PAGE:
With some trouble and a good deal of anger on my part, I confess, I shook myself free of them and was stepping back, when I half stumbled, and turning my head saw what a great pit had suddenly opened behind me into which with another step backwards I must have fallen.

Then I remembered the warnings given me not to allow my lower passions to be aroused and thus place myself on a level with these beings, and I regretted my momentary burst of anger and resolved to keep calm and cool. I turned towards the two dark spirits again and saw that the one who I fancied had been hurt was crawling along the ground to reach me, while the other was gathering himself together like a wild beast about to spring. I fixed my eyes steadily upon the pair, whom I now recognized as the man with the withered hand and his friend, who had tried to deceive me with the false message a short time before. Steadily I looked at them, throwing all the power of my will into the determination that they should not advance nearer to me. As I did so they faltered and stopped, and finally rolled over on the ground snarling and showing their teeth like a couple of wolves, but unable to approach a step nearer. Leaving them thus I hurried after Faithful Friend--whom I soon overtook--and narrated to him what had occurred.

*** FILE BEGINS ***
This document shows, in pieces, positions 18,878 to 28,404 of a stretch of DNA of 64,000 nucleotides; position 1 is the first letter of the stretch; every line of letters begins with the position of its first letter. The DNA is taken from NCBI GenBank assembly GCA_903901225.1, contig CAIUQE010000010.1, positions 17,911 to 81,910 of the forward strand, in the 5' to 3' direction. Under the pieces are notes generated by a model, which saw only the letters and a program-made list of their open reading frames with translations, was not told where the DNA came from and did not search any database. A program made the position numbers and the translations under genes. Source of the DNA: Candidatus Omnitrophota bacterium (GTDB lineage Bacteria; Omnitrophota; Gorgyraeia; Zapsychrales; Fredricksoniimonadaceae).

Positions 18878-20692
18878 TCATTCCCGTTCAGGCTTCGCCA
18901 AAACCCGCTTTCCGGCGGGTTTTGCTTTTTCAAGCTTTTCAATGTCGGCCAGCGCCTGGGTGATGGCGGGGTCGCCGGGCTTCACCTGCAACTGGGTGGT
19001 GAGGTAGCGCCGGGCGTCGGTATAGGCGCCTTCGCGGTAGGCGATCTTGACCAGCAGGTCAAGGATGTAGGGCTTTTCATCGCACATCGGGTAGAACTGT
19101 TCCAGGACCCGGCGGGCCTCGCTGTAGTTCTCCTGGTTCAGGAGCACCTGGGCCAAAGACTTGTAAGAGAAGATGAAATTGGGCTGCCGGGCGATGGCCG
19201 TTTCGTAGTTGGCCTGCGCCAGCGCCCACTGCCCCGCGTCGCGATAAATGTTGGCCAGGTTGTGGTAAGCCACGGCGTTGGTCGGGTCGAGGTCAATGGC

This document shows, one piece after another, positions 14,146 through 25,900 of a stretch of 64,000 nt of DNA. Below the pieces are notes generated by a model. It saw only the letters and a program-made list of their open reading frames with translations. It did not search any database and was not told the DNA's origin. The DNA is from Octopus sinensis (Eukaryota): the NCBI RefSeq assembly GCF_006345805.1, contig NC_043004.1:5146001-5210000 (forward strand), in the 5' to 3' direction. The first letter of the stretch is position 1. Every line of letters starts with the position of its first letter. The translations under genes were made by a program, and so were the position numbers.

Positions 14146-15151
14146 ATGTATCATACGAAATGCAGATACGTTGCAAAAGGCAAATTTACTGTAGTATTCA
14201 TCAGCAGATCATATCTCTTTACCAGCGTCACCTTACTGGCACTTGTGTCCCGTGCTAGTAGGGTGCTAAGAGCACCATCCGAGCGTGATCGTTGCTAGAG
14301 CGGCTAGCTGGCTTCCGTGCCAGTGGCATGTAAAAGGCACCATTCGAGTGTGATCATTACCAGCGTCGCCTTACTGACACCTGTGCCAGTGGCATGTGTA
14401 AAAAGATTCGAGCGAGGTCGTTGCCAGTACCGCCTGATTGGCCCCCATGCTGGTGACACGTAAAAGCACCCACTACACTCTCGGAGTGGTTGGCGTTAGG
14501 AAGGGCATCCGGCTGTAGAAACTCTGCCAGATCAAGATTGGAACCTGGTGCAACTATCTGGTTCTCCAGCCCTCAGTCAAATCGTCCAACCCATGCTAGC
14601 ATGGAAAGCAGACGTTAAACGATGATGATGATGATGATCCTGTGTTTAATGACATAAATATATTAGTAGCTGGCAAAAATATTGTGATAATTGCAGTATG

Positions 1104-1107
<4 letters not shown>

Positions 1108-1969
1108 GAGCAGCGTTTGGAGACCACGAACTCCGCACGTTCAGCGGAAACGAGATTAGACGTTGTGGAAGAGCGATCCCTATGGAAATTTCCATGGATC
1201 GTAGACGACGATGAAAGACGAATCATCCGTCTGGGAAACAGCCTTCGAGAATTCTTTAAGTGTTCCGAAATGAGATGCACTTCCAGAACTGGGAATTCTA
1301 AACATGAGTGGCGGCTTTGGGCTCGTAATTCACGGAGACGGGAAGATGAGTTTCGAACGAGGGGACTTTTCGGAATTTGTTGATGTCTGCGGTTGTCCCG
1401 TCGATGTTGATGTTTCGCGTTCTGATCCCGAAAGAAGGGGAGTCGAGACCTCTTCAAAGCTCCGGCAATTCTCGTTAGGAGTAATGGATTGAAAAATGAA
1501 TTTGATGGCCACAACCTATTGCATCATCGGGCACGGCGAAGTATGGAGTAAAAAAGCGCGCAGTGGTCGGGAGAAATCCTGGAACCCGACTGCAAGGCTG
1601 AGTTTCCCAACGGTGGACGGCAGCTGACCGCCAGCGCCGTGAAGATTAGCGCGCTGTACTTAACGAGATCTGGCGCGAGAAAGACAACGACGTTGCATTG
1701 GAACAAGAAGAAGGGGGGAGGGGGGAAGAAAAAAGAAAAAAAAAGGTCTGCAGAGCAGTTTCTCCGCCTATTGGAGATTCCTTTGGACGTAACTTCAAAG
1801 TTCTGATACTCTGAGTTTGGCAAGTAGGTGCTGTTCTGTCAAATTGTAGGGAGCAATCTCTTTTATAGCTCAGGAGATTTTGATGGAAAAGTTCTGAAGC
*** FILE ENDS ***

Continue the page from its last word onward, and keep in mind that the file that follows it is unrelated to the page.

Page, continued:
He laughed and said, "I could have told you who those were, Franchezzo, but I felt it would be no harm to let you find out for yourself, and likewise learn how valuable a protection your own force of character and determination could be. You are naturally strong willed, and so long as you do not use it to domineer over the just rights of others it is a most useful and valuable quality, and in your work in the spirit world you will have found that it is the great lever by which you can act, not alone upon those round you but even upon apparently inanimate matter, and I thought as those two are very likely to come across you from time to time you might as well settle now which should be master, which should be the dominant personality. They will be shy of directly meddling with you again, but so long as you work about the earth plane you will find them ready at any chance to thwart your plans if the opportunity comes."

Next: Chapter XXV.--A Pitched Battle in Hell